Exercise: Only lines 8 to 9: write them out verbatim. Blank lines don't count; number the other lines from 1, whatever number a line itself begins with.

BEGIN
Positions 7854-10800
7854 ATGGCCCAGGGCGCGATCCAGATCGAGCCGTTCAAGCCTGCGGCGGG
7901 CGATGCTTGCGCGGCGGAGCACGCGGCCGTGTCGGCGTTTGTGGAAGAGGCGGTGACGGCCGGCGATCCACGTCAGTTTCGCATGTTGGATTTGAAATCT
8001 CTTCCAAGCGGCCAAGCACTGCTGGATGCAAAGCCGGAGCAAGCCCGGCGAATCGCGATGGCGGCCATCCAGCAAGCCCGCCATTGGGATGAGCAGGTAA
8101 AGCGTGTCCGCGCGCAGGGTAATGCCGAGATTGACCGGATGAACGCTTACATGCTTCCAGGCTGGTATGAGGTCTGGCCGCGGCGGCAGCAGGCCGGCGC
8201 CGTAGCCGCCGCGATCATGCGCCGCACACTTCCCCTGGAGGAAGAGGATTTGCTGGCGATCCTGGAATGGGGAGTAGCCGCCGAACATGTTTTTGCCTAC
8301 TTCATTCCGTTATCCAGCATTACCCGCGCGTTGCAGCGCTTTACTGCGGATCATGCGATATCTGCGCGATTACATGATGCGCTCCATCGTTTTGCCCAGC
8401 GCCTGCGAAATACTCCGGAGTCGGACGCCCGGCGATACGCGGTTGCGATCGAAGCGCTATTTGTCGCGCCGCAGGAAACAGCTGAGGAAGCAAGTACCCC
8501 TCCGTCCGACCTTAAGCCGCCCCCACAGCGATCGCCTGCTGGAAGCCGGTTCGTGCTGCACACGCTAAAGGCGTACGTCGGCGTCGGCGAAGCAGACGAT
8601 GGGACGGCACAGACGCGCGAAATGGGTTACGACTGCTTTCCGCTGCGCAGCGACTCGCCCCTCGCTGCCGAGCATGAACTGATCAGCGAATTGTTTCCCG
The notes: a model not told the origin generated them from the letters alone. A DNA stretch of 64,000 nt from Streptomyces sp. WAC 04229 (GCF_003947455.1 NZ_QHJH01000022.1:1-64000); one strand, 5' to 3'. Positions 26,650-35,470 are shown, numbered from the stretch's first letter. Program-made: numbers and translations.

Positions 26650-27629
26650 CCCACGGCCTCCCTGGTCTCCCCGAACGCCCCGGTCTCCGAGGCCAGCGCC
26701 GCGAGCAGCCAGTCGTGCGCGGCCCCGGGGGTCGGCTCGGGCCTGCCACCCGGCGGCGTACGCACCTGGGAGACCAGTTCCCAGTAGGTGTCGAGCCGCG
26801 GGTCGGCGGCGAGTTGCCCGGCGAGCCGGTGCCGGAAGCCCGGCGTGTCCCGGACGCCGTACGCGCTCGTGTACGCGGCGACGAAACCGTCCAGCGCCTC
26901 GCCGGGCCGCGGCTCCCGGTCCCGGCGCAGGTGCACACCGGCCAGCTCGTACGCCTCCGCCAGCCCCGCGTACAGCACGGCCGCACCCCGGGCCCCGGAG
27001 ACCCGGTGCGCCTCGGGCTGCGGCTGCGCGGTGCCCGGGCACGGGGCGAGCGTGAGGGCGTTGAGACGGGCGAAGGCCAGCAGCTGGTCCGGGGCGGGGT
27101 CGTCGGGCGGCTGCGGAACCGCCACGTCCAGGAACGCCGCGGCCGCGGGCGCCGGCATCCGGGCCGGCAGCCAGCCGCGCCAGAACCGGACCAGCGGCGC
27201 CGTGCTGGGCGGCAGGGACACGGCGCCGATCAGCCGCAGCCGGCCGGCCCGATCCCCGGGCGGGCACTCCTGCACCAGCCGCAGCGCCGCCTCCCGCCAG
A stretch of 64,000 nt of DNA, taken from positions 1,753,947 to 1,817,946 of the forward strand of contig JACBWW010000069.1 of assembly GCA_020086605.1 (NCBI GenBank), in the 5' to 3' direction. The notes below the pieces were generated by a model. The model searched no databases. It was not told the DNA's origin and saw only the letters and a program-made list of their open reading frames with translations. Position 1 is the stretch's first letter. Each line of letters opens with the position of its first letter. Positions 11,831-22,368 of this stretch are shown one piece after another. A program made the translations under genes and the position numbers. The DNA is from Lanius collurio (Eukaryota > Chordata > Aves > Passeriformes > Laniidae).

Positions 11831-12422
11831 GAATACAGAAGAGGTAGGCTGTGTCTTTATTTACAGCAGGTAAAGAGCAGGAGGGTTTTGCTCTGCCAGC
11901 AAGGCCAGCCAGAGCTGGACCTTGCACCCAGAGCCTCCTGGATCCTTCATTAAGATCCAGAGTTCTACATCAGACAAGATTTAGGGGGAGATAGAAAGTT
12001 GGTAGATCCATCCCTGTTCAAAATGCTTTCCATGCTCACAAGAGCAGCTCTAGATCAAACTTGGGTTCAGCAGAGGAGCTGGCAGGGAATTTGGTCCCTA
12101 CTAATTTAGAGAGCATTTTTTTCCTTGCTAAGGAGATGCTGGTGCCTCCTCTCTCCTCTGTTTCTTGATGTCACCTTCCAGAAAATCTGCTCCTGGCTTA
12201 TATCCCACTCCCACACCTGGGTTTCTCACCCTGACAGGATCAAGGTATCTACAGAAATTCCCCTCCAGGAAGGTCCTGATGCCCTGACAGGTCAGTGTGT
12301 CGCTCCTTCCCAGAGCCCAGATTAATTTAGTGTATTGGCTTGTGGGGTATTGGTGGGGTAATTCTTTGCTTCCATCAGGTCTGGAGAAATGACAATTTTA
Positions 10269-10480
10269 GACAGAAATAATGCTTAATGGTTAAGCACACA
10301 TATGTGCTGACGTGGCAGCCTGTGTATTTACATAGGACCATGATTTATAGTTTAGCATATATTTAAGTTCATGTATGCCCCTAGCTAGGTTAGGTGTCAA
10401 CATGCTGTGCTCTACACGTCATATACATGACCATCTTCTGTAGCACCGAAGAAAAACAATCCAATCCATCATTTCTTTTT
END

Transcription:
8401 GCCTGCGAAATACTCCGGAGTCGGACGCCCGGCGATACGCGGTTGCGATCGAAGCGCTATTTGTCGCGCCGCAGGAAACAGCTGAGGAAGCAAGTACCCC
8501 TCCGTCCGACCTTAAGCCGCCCCCACAGCGATCGCCTGCTGGAAGCCGGTTCGTGCTGCACACGCTAAAGGCGTACGTCGGCGTCGGCGAAGCAGACGAT